Biofuels chart

A single simulated 20-year planning horizon that describes (A) net revenues, (B) reserve fund cash flows used to manage financial risk, and (C) insurance payouts from a weather-index based contract


This study develops a novel index-based insurance contract that pays-out during unfavorable weather and market conditions, then explores the instrument’s effectiveness, in combination with a cash reserve, of reducing revenue variability for an algae producer. Results indicate that a biophysically based index-insurance product tailored to the specific financial risks in algae pro- duction can reduce variability in net revenues and can do so at a lower cost than relying solely on cash reserves, the most common financial risk management tool. Assessing the performance of index-insurance in algae production is particularly timely given the passage of the 2018 Farm Bill, which opens opportunities for the USDA to provide crop insurance to algae producers.

Related Publications:

[superscripts denoting graduate students (M = masters; D = doctoral) and Post-doctoral Researchers (P) or Researchers (R)) working in CoFiRES]

Kleiman, R.M, Characklis, G. W. and J. D. Kern (2022). “Managing Weather- and Market Price-related Financial Risks in Algal Biofuel Production,” Renewable Energy, 200, 111-124,


Dr. Robin Gerlach, Montana State
Dr. Sridhar Viamajala, Toledo

Other Publications from related projects:

[superscripts denoting graduate students (M = masters; D = doctoral) and Post-doctoral Researchers (P) or Researchers (R)) working in CoFiRES]

Kern, J. D.R, Gorelick, D. E.D, Characklis, G. W. and C. M. Macklin (2018). “Multi-Objective Optimal Siting of Algal Biofuel Production with Municipal Wastewater Treatment in Watersheds with Nutrient Trading Markets,” Journal of Water Resources Planning and Management,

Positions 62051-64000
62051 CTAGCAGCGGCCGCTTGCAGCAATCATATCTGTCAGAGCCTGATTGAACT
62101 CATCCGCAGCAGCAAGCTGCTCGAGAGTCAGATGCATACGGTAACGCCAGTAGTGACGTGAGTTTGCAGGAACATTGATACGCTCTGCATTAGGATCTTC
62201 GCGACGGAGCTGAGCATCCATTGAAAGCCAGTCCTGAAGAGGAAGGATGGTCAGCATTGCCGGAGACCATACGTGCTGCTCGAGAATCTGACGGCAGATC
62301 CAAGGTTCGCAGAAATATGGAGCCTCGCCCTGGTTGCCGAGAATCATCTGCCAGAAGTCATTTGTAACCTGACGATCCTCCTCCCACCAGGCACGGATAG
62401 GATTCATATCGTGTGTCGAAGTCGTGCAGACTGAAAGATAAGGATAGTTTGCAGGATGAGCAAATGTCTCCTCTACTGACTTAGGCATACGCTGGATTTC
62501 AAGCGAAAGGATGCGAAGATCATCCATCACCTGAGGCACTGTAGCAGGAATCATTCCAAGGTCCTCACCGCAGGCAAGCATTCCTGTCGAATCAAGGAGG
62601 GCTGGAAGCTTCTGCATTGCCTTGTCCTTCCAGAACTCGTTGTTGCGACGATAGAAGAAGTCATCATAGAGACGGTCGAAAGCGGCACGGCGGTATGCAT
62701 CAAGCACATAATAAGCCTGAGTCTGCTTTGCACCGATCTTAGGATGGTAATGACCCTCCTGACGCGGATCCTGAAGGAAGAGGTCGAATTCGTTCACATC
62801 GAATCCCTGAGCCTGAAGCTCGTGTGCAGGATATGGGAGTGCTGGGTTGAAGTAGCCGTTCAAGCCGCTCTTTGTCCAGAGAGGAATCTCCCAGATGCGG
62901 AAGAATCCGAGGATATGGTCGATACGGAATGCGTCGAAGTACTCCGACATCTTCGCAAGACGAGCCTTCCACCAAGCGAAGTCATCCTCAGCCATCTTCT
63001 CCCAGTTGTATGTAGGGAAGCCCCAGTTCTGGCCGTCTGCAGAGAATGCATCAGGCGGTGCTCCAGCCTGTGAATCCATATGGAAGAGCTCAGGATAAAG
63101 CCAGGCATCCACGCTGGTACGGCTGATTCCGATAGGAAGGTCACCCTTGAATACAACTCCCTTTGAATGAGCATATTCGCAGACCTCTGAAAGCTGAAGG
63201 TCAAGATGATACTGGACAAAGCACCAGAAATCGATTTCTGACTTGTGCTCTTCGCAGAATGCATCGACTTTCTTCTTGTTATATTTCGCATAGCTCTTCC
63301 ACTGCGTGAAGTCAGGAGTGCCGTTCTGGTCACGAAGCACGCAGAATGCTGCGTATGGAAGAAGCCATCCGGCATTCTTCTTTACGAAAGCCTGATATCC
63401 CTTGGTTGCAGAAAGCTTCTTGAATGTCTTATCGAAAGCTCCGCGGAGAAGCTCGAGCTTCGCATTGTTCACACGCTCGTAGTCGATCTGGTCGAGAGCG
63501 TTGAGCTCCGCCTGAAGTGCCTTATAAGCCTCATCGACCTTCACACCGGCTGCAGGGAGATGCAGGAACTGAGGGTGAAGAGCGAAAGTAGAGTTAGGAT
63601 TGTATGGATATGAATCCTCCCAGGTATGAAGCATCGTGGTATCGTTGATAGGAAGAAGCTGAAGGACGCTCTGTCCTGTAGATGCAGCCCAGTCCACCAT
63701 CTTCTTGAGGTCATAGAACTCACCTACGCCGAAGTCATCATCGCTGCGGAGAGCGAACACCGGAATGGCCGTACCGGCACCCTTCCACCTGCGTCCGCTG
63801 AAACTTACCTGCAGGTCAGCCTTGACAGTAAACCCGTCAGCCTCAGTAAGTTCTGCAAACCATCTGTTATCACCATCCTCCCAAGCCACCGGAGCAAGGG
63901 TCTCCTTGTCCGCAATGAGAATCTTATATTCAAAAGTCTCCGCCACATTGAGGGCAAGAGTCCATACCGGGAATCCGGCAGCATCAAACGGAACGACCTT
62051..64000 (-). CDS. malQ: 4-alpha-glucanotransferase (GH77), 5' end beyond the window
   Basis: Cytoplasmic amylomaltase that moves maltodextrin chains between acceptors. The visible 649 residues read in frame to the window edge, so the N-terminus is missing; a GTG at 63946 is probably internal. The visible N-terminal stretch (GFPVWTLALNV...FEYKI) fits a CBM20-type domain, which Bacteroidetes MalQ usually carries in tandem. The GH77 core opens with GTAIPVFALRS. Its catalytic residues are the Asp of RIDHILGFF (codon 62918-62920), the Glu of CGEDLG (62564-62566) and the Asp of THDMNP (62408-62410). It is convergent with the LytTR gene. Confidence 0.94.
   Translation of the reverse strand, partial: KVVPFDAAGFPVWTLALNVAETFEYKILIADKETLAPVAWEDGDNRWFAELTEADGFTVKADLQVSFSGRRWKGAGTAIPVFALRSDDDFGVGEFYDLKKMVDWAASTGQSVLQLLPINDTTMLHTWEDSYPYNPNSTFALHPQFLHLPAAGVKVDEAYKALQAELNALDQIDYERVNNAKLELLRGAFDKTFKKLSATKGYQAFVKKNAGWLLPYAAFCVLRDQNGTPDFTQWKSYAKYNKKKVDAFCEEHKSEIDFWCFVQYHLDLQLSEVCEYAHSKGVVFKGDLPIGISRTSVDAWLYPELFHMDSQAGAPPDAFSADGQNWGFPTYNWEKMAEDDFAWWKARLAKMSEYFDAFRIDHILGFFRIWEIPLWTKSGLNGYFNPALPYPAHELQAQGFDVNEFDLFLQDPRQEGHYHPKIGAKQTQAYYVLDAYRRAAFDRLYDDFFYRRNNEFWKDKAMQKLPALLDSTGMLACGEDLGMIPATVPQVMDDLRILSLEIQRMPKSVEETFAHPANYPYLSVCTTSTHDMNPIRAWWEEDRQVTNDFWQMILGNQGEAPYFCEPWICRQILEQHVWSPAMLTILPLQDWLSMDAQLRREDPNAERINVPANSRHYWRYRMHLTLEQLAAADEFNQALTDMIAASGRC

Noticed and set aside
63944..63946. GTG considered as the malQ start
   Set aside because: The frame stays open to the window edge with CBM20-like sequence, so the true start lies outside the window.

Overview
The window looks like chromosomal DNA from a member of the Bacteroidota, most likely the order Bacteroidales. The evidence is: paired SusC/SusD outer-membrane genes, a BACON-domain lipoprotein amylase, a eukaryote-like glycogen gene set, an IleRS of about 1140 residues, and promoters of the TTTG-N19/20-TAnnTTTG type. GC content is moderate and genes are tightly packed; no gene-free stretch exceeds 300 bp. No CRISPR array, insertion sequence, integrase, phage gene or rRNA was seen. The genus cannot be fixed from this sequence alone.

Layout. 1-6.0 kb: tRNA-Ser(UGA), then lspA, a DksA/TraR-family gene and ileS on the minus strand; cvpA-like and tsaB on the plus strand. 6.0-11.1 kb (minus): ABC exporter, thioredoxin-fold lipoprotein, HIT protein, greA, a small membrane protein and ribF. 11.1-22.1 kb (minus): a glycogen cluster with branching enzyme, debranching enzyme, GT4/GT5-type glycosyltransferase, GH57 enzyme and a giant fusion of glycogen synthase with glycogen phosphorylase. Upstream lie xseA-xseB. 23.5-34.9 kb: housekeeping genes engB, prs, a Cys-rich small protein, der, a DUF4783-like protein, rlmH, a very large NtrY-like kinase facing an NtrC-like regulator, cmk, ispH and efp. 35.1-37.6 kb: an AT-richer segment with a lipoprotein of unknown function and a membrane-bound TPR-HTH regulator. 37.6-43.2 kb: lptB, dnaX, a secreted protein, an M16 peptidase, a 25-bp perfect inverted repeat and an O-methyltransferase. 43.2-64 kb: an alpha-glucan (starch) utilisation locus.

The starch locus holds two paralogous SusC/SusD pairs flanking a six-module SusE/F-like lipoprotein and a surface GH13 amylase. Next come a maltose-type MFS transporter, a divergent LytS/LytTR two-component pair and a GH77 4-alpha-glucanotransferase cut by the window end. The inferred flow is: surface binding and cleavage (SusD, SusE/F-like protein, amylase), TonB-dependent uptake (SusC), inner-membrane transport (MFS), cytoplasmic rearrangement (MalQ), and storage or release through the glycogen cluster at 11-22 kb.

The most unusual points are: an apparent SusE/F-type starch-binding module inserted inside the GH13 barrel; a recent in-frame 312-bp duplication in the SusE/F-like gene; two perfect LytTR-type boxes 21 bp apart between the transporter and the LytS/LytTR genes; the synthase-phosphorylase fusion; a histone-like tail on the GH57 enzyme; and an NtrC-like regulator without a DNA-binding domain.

Kern, J. D.R, Hise, A. M.M, Characklis, G. W., Gerlach, R., Viamajala, S. and R. D. Gardner (2016). “Using Life-Cycle Assessment and Techno-Economic Analysis in a Real Options Framework to Inform the Design of Algal Biofuel Production Facilities,” Bioresource Technology, 225,

Hise, A. M.M, Characklis, G. W., Kern, J. D.P, Gerlach, R., Viamajala, S., Gardner, R. D. and A. Vadlamani (2016). “Evaluating the Relative Impacts of Operational and Financial Factors on the Competitiveness of an Algal Biofuel Production Facility,” Bioresource Technology, 220, pp. 271-281. doi:10.1016/j.biortech.2016.08.050.

Fields, M. W., Hise, A.M, Lohman, E. J., Bell, T., Gardner, R. D., Corredor, L., Moll, K., Peyton, B. M., Characklis, G. W. and R. Gerlach (2014). “Sources and Re-sources: Importance of nutrients, resource allocation and ecology in microalgal cultivation for lipid accumulation,” Applied Microbiology and Biotechnology, 98, pp. 4805-4816, doi:10.1007/s00253-014-5694-7.

Funding Support:

Department of Energy, award nos. DE-EE0005993, DE‐EE0008247 and DE-EE0009273

Gregory Characklis, PhD, Director, Center on Financial Risk in Environmental Systems
William R. Kenan Jr. Distinguished Professor, Department of Environmental Sciences and Engineering